(b. 1494, Pontormo, d. 1557, Firenze)

Francesco Guardi as a Halberdier

Oil on panel, 92 x 72 cm
J. Paul Getty Museum, Los Angeles

In the painting the young halberdier is intent on guarding the defensive rampart painted in the background. As in other works by Pontormo, the intense light that invests the foreground of the painting, contrasts strongly with the dark background and emphasizes the colour of the young man's clothing: the beige of the jacket, the white of the shirt, and the bright red of the pants and beret. A remarkable artistic skill is also discernible in the rendering of the various materials of the objects that distinguishes the figure of this young soldier: the burnished metal of the hand-guard, the leather of the thick belt to which it is attached, the fine grain of the wooden halberd, the gold of the light chain hanging rounded the man's neck and the medallion with the relief of Hercules and Anthaeus on the cap.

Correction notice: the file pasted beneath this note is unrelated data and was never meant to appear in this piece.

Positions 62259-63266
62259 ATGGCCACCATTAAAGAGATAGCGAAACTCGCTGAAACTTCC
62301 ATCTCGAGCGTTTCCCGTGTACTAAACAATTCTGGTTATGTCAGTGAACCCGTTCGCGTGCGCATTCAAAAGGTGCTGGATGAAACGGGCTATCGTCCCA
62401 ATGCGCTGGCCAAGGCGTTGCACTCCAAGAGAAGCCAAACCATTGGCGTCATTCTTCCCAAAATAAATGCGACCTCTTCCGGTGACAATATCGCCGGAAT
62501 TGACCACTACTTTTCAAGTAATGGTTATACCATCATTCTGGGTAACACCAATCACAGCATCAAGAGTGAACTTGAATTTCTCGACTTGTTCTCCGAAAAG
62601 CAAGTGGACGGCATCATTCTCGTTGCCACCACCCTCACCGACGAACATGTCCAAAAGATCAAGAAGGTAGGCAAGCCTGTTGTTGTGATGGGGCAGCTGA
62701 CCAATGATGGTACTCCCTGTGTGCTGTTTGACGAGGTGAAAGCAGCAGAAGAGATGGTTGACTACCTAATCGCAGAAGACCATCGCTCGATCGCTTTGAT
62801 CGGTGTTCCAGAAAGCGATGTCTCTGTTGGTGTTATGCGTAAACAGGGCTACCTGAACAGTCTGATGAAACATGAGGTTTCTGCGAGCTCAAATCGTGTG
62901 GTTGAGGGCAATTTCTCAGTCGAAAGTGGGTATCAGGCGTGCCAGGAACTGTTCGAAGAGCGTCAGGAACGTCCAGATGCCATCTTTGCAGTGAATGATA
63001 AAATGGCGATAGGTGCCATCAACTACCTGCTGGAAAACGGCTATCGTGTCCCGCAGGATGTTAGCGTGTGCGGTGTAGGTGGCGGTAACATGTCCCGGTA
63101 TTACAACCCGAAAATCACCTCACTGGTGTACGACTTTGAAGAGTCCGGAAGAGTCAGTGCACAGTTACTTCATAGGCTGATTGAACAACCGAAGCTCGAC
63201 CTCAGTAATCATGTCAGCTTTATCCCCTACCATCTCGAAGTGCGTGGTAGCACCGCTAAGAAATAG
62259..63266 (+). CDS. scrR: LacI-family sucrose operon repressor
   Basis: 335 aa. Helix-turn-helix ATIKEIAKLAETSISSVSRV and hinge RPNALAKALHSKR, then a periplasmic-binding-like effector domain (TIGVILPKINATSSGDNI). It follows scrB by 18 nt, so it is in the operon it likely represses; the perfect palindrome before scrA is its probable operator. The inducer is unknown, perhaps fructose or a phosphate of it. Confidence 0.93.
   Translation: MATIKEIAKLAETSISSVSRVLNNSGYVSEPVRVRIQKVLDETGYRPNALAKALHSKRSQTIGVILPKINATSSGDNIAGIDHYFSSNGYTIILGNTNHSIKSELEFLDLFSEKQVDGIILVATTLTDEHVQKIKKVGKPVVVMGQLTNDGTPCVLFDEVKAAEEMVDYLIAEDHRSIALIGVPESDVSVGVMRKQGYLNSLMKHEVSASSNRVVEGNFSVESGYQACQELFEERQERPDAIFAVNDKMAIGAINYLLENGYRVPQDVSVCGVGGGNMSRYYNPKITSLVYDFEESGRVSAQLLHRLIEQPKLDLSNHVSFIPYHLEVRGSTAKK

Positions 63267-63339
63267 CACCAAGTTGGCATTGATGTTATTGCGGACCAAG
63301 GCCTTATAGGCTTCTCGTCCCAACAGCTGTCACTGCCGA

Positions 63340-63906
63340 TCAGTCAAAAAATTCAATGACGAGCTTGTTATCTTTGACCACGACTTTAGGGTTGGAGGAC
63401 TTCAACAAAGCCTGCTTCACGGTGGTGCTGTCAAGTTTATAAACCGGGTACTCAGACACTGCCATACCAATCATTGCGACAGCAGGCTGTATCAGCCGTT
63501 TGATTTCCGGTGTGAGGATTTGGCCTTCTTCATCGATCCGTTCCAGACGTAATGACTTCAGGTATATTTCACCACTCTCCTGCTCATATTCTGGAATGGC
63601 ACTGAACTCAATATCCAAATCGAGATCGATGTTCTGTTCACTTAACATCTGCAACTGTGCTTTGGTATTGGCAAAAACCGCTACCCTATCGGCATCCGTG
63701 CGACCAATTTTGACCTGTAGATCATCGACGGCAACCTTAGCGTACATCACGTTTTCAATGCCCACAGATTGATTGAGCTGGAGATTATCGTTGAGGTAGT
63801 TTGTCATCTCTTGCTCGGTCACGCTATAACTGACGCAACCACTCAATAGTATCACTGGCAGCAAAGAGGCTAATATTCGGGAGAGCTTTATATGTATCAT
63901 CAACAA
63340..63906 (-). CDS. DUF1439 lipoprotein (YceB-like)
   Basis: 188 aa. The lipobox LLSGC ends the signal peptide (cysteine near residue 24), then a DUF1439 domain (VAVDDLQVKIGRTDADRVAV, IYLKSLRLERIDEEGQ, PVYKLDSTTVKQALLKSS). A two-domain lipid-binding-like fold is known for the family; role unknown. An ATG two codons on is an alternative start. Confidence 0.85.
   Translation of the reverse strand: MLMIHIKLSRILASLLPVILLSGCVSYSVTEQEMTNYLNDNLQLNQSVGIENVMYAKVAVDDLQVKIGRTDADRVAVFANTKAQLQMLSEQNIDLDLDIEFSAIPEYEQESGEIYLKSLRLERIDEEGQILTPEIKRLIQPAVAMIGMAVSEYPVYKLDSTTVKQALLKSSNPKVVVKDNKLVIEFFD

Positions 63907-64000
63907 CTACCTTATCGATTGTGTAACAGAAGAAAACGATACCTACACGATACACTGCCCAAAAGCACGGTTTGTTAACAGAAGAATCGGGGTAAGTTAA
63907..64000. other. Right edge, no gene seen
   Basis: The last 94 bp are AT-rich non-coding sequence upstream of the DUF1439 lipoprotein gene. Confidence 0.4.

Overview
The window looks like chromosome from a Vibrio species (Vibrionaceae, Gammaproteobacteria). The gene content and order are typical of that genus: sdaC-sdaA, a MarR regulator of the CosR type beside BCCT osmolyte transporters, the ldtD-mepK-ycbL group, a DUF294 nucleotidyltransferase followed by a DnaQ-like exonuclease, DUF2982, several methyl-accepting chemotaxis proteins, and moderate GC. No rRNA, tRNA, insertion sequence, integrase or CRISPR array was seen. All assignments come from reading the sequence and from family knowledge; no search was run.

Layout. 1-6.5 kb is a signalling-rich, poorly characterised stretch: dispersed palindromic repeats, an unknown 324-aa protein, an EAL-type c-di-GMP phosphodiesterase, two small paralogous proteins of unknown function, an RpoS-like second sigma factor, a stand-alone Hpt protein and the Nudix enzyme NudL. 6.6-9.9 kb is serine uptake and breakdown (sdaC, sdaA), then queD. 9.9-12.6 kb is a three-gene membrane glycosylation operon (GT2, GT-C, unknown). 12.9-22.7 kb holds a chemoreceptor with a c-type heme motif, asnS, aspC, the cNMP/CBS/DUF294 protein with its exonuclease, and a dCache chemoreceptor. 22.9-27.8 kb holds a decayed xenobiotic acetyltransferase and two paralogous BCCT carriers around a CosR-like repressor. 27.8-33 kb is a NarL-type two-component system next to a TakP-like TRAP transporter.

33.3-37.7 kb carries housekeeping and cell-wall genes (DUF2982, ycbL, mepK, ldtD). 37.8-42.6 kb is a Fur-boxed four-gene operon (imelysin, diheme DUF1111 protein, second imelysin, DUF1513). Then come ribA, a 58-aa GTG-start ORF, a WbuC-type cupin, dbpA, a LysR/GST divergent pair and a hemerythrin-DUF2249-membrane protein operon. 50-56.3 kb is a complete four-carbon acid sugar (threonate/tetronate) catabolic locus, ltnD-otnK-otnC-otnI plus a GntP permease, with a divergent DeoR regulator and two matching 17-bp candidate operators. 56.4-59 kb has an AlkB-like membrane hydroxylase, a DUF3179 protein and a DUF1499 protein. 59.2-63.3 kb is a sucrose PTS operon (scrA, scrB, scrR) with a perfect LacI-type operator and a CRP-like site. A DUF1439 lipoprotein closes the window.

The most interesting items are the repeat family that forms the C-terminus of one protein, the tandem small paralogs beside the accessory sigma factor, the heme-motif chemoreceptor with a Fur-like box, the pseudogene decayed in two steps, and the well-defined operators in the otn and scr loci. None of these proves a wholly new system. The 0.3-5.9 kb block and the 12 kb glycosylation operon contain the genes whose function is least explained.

Although the identity of the halberdier portrayed on this famous picture is debated, it is most likely the portrait of Francesco di Giovanni di Gherardo Guardi, a resident in Florence. Based on a seventeenth-century inventory of the estate of Riccardo Riccardi, formerly it was thought to be the portrait of the young Duke Cosimo I, who triumphed at Montemurlo over the last republican initiative led by Filippo Strozzi and Baccio Valori (1537).

The painting had a cover, painted by Bronzino, depicting Pygmalion and Galatea. The myth of Pygmalion and Galatea related to contemporary discourse about the relative merits of sculpture and painting. (Pygmalion was a sculptor who prayed to Venus for his statue to come alive.)

A preparatory drawing of the painted version is in the Galleria degli Uffizi, Florence.